Research Network Conference: Social and Affective Factors in Home Language Maintenance and Development (HOLM)

Affiliaton(s)ZAS Berlin, Griffith University, Brisbane
Start of event 12.02.2016, 09.00 o'clock
End of event 13.02.2016, 18.00 o'clock
Venue ZAS

This is the first international conference organised by the newly established AILA Research Network (ReN) on "Social and Affective Factors in Home Language Maintenance and Development". The ReN was designed to have a broad scope which includes both formal (within school systems) and informal (community-based grass-roots) initiatives with the aim of researching and promoting home language maintenance and development. 

The conference aims at: 

  • sharing and integrating knowledge gained from formal and informal initiatives in the topic area of the ReN 
  • identifying challenges for home language maintenance in diverse multilingual contexts 
  • developing strategies to promote bi/multilingualism 
  • fostering collaborations both for research and outreach initiatives 

Conference themes include: 

  • factors that affect language maintenance and development – ranging from micro-level (family language policies and practices) to macro-level (mainstream educational policies and their implementation) 
  • dissemination – approaches to information sharing between researchers and communities 
  • strategies to support and motivate families and communities to maintain their language and these strategies’ effectiveness 
  • raising awareness of bi/multilingualism in mainstream societies – is bi/multilingualism seen as a threat or opportunity? 

Audience: 
The conference is targeting scholars and PhD students involved in research and/or outreach activities in the field of social and affective factors in home language maintenance and development. The organisers aim to provide a meaningful forum for debate and collaboration between researchers. The event will be an opportunity to consolidate and disseminate the activities of ReN members as well as attract further interest from the research community and other interested parties. 

Format: 
The conference will be organised around a format that allows for participants to engage in discussion. There will be three types of presentations: keynotes, full papers and speed papers from both scholars and practitioners. We invite submissions for both full papers and speed papers. 

Full papers: 
We invite submissions of abstracts of no more than 500 words on the ReN theme. Abstracts will be reviewed anonymously. Please remove all author information from the abstract and submit your abstract through EasyChair at https://easychair.org/conferences/?conf=holm2016 
Presentations will be for 20 minutes plus a 10-minute discussion time. Make sure you select the strand “Full paper” for your submission.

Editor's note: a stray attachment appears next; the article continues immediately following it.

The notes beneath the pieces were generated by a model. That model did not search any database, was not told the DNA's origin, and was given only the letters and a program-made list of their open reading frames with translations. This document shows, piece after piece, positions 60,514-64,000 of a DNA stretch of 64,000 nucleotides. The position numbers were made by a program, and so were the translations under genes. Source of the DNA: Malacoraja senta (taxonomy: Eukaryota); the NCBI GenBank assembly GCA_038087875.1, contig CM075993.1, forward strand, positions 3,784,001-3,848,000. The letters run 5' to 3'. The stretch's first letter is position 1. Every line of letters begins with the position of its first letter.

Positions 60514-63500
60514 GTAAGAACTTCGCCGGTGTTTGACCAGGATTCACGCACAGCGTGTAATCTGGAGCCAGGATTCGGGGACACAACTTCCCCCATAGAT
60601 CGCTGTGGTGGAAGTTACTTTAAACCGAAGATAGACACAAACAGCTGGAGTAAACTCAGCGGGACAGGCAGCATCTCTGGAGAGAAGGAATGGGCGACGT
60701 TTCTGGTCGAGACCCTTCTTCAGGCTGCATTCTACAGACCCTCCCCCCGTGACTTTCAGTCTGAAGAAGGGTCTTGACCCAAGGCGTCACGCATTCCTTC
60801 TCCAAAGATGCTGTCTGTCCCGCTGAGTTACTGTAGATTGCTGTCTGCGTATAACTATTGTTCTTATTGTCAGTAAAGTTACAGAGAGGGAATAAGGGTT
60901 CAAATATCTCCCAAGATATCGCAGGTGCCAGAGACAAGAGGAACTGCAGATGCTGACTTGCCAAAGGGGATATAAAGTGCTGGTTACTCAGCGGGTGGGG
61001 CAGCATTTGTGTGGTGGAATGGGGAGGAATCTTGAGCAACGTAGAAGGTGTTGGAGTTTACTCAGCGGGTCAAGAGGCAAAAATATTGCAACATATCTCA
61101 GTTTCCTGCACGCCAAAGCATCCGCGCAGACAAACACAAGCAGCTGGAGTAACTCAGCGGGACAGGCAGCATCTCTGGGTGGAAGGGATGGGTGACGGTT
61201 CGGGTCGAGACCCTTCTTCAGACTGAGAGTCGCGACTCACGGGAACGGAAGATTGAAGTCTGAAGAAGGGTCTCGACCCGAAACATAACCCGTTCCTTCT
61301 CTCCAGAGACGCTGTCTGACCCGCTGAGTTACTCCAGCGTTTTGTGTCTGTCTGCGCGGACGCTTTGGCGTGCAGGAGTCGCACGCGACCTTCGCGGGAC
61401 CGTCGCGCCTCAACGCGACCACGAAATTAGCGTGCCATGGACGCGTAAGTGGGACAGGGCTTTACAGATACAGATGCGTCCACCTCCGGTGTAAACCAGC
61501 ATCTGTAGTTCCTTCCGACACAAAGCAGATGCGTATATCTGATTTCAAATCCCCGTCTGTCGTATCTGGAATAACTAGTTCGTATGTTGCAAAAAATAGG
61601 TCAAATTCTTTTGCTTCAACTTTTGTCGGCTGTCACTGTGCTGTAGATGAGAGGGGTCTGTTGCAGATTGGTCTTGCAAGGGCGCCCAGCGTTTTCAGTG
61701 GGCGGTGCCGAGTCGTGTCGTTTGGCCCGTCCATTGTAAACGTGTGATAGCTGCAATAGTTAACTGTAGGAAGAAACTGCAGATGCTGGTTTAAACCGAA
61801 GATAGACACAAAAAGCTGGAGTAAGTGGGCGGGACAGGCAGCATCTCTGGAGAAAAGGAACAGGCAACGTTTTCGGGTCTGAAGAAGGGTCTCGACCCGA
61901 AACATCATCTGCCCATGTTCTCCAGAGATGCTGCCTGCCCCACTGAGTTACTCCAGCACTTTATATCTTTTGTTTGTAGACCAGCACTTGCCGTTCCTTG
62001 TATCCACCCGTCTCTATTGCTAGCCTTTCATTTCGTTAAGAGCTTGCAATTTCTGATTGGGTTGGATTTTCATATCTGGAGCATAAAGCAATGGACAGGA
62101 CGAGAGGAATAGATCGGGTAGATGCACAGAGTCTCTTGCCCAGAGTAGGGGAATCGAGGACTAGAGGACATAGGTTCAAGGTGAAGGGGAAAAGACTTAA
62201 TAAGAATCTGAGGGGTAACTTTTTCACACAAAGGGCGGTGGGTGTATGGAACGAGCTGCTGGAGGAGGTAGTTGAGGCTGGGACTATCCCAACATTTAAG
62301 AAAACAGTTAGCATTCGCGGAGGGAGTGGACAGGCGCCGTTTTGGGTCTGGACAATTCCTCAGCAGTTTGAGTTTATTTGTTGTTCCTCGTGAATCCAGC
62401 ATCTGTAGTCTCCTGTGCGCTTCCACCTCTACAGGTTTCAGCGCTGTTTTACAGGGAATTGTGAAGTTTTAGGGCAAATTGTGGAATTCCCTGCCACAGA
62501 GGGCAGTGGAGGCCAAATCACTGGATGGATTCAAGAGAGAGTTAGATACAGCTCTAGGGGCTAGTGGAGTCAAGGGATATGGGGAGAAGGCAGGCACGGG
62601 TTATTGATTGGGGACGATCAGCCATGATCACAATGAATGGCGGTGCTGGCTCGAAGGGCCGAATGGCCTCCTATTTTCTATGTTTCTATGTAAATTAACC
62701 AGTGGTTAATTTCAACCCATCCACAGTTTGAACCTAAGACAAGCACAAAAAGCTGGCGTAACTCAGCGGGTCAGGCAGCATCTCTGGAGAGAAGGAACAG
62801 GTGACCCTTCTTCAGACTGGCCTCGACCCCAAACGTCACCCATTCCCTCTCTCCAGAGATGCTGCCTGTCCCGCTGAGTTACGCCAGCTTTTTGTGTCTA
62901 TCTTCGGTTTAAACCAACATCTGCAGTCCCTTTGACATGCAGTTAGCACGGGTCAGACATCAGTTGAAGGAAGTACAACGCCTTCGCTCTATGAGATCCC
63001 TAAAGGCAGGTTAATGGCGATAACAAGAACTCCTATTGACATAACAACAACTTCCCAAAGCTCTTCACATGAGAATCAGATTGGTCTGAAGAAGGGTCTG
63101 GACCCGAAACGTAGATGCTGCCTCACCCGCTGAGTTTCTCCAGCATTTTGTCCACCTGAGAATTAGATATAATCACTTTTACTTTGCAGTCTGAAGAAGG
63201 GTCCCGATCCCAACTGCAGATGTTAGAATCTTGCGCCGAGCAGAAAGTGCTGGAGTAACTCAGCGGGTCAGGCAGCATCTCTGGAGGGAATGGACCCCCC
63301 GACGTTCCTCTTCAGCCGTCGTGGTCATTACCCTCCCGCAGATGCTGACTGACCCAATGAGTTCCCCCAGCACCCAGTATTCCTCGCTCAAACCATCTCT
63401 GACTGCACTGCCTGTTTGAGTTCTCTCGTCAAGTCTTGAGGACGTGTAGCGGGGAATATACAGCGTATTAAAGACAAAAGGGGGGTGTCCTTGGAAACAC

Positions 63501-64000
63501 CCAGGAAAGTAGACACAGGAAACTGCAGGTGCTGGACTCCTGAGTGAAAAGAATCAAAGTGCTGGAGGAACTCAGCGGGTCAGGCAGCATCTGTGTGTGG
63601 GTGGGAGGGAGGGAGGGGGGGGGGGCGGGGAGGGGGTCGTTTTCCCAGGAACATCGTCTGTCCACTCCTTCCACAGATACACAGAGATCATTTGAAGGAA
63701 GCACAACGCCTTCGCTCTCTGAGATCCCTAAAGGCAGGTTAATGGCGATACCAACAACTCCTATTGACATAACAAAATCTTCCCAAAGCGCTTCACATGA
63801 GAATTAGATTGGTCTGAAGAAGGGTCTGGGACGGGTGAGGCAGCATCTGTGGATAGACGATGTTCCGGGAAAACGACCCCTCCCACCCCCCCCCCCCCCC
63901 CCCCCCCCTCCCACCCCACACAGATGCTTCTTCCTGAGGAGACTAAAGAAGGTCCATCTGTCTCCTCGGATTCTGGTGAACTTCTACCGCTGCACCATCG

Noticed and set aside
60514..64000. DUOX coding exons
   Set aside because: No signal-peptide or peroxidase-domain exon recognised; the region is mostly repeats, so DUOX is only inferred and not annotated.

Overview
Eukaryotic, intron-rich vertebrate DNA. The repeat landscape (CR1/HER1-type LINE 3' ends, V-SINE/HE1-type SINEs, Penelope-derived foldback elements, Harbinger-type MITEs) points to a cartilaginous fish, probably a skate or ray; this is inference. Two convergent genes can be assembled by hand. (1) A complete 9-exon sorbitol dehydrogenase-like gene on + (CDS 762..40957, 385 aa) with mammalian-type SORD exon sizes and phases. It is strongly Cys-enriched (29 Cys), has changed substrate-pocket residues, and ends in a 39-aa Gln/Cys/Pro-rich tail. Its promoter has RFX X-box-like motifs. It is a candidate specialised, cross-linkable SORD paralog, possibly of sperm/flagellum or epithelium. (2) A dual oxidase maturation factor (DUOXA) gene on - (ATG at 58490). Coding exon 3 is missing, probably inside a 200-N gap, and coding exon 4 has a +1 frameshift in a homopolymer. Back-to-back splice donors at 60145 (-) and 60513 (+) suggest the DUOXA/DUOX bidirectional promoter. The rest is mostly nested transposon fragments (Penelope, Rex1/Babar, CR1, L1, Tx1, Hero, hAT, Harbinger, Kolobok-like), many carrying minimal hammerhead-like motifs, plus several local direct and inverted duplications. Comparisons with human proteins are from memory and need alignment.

Speed papers: 
The speed paper strand aims at providing participants with an overview of projects already being carried out or in development/planning. Presenters get 4 slides and 4 minutes to share their ideas and work. The audience has to the opportunity to provide relevant written feedback and comments. We envisage this strand to result in valuable targeted feedback for the presenters and to generate interest in potential collaborations within and beyond the ReN. To participate, submit a 150-word abstract through EasyChair at https://easychair.org/conferences/?conf=holm2016 
Abstracts will be reviewed anonymously. Make sure you select the strand “Speed paper” for your submission. 

Important dates: 
Submission deadline: 31 July 2015 (Prolongation possible) 
Notification of acceptance: 31 August 2015 
Conference dates: 12–13 February 2016 (Friday and Saturday)

 

Program Committee

Elaine Ballard - University of Auckland, New Zealand 
Jasone Cenoz - University of the Basque Country, Spain 
Jean Conteh - University of Leeds, United Kingdom 
Una Cunningham - Univeristy of Canterbury, New Zealand 
Lidija Cvikic - University of Zagreb, Croatia 
Annick De Houwer - University of Erfurt, Germany 
Viv Edwards - University of Reading, United Kingdom 
Susana Eisenchlas - Griffith University, Australia 
Liz Ellis - University of New England, Australia 
Lyn Fogle - University of Memphis, USA 
Natalia Gagarina - Centre for General Linguistics (ZAS), Germany 
Natalia Ganuza - Stockholm University, Sweden 
Diana Guillemin - Griffith University, Australia 
Aniko Hatoss - University of New South Wales, Australia 
Christina Hedman - Stockholm University, Sweden 
Päivi Juvonen - Stockholm University, Sweden 
Kendall King - University of Minnesota, USA 
Milena Kuehnast - Centre for General Linguistics (ZAS), Germany 
Pia Lane - University of Oslo, Norway 
Elizabeth Lanza - University of Oslo, Norway 
Sirkku Latomaa - University of Tampere, Finland 
David C.S. Li - The Hong Kong Institute of Education, Hong Kong 
Latisha Mary - Université de Lorraine, France 
Janica Nordstrom - University of Sydney, Australia 
Bethanne Paulsrud - Stockholm University, Sweden 
Ingrid Piller - Macquarie University, Australia 
Anne Reath Warren - Stockholm University, Sweden 
Andrea Schalley - Griffith University, Australia 
Corinne Seals - Victoria University of Wellington, New Zealand 
Robert Sharples - University of Leeds, United Kingdom 
Yvette Slaughter - University of Melbourne, Australia 
Christian Waldmann - Umeå University, Sweden 
Hua Zhu - Birkbeck University of London, United Kingdom